M: When I was a child, my parents used to listen to his music. I thought it was a bit weird. Who was this man, sounding like a woman? I don’t know, I didn’t understand why my parents listened to him. But when I started to play music and buy records, I started to listen to more of his stuff as well – hits like Purple Rain. I discovered he has an insane discography and he made literally anything from Hip Hop to Glamfunk to Disco and even House. So, I was digging more into his music eventually and discovered this guy was a genius. I realized no one was as funky as Prince you know. And my love got a bit out of hand from there. I always listen to Prince, no matter what mood I’m in, I can always listen to his music.

H: Yeah a funny thing is, my friends Sean and Erik, and especially Sean’s brother was a hardcore MJ fan. So that’s what I grew up with. And when I moved here – I mean, I really like Prince, but I always thought MJ is the man. The King of Pop. But when I moved here and started listening to Prince – no offence to MJ, they’re both like gods, but Prince has made so much more music than MJ. Everything MJ made was a hit and that made him the King of Pop, but Prince… You can’t get that many albums of MJ. And that’s why I started listening to Prince more and more because there’s so much music that I never knew about. Since that moment, I was an instant fan of him too – I don’t want to say he’s the better musician, but he released a lot more good music – and much more versatile music. It can be Pop, but at the beginning it was Funk.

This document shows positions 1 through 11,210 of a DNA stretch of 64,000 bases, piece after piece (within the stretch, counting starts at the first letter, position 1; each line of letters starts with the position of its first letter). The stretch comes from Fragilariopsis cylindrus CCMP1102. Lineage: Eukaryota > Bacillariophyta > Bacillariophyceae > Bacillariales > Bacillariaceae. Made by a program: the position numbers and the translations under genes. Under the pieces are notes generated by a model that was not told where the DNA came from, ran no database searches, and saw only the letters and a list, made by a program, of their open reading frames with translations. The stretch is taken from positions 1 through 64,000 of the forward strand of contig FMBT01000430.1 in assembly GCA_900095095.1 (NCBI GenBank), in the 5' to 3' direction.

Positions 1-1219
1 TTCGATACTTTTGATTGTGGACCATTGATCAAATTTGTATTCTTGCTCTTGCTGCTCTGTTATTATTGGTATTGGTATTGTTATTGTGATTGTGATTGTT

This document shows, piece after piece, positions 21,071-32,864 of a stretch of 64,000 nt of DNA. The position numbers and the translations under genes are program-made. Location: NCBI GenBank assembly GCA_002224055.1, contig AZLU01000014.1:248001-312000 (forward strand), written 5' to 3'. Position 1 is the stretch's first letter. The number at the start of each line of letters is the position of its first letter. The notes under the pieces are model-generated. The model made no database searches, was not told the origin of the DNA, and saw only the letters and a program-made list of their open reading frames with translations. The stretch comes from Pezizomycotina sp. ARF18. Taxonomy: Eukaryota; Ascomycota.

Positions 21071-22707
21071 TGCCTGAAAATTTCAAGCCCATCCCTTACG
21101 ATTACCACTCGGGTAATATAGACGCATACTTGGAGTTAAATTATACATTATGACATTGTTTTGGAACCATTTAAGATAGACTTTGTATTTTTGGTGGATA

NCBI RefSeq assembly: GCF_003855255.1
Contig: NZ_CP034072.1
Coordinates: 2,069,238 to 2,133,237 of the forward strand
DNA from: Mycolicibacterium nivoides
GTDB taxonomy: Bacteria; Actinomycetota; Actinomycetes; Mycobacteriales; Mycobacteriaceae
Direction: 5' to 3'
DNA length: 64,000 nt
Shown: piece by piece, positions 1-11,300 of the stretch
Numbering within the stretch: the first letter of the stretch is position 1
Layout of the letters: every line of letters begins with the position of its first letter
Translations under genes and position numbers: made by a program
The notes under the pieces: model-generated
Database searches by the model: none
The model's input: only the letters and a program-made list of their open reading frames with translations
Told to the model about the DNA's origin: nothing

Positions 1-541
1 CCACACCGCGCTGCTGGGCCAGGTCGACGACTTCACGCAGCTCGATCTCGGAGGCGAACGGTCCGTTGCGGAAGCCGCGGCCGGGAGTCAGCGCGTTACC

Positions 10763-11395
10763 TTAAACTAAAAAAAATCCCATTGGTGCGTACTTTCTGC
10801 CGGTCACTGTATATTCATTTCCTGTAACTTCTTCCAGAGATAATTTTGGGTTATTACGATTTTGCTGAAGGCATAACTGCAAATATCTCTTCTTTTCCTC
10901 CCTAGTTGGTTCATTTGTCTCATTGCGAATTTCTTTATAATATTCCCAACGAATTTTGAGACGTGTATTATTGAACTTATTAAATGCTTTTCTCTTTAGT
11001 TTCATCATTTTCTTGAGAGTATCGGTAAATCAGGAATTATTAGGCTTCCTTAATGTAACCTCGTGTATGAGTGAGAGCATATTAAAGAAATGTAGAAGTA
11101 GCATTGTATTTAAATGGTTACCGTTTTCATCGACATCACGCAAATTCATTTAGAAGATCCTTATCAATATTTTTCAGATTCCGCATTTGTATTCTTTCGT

M: Jazz, Hip Hop. He experiments a lot. And Prince is a sick dude because he goes to the studio by himself and plays everything by himself and leaves with a hit you know.

H: We’re talking about Quincy Jones again. All the music of Michael Jackson that became hits were produced by Quincy Jones. And Prince did everything by himself. Mauro already was, but since then I became a bigger Prince fan as well.

M: Yeah, and I didn’t really listen to Michael Jackson before – but because of Han I started to listen to Michael Jackson too.

H: We had some discussions at the beginning, without a doubt haha. Mauro does have a tattoo of the Prince logo on his arm, so you can probably imagine how these discussions went haha.